The government is to set up a specialist snoop unit that targets paedophiles, drug barons and other criminals using the Net, according to reports.
Sources said the unit will be made up of programmers and crackers dedicated to breaking encryption codes. The government fears criminals will increasingly use encryption to send coded messages via the Net.
Despite reports the government is to fund the unit to the tune of £20m, confusion over who will have responsibility for the decryption unit was apparent Monday. The Cabinet Office published a report in May calling for "a technical assistance centre" to help police with decryption, but claimed Monday it had nothing to do with setting up a snoop unit. The Home Office and the Department of Trade and Industry also deny knowledge of the unit.
But the National Criminal Intelligence Service (NCIS), says it will provide staff for the unit. A spokesman for NCIS says the unit will form part of a wider Cyber Crime Squad and points out that the unit will be have to be involved in real-time surveillance. "There is no point having access to people's encryption after the crime is committed," the spokesman said.
The government is currently consulting with the industry on a proposed update to the Interception of Communications Act (IOCA), which would allow law enforcement agencies to tap into email and monitor Net surfing.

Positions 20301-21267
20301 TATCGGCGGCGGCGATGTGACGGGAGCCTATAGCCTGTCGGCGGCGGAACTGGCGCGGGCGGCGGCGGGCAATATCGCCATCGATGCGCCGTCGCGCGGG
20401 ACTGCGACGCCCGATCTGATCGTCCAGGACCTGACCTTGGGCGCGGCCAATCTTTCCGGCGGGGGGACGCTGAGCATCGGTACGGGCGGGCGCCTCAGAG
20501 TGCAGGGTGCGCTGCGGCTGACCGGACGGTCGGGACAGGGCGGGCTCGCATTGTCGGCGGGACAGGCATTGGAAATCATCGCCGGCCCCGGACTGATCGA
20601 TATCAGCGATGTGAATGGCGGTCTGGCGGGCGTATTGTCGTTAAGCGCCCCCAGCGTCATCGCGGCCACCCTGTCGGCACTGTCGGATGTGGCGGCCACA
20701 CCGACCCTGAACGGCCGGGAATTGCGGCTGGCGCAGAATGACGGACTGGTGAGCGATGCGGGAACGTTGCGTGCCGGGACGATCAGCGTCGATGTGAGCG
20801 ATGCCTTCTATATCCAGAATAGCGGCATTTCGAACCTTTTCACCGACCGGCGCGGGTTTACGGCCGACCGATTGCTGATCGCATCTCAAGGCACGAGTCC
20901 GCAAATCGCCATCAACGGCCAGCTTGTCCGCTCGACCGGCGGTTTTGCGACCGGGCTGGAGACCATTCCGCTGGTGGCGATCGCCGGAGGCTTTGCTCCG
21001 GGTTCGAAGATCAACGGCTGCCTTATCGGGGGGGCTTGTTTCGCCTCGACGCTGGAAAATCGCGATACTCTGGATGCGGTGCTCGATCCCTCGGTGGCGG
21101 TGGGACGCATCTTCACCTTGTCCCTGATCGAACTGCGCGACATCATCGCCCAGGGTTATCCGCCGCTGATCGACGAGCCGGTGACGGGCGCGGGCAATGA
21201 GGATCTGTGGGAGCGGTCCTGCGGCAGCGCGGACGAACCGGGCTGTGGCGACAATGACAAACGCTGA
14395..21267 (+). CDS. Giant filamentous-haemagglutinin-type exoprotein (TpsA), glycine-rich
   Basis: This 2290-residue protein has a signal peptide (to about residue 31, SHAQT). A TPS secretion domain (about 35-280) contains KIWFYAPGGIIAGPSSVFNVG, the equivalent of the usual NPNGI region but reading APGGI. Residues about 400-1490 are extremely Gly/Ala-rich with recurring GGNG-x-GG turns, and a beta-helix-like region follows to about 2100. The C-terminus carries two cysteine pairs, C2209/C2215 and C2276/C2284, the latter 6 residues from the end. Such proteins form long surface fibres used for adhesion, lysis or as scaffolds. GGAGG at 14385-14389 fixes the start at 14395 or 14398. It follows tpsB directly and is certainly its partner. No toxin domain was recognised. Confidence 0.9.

Many critics regard the unit as the latest in a series of controversial government Net plans. Key escrow -- in which decryption keys are lodged with a trusted third party to give law enforcers immediate access to data -- was dropped from the ecommerce bill industry and privacy pressure group following outrage.
One of the fiercest key escrow critics, Caspar Bowden of the Foundation for Policy Research, called on the government to explain what methods the snoop unit will use for decrypting data. "If these reports are true the government should say urgently which minister will be responsible, how special techniques will be authorised or warranted, how alleged abuses will be investigated and what redress will be available to any persons whose interests are unjustly harmed by these methods."
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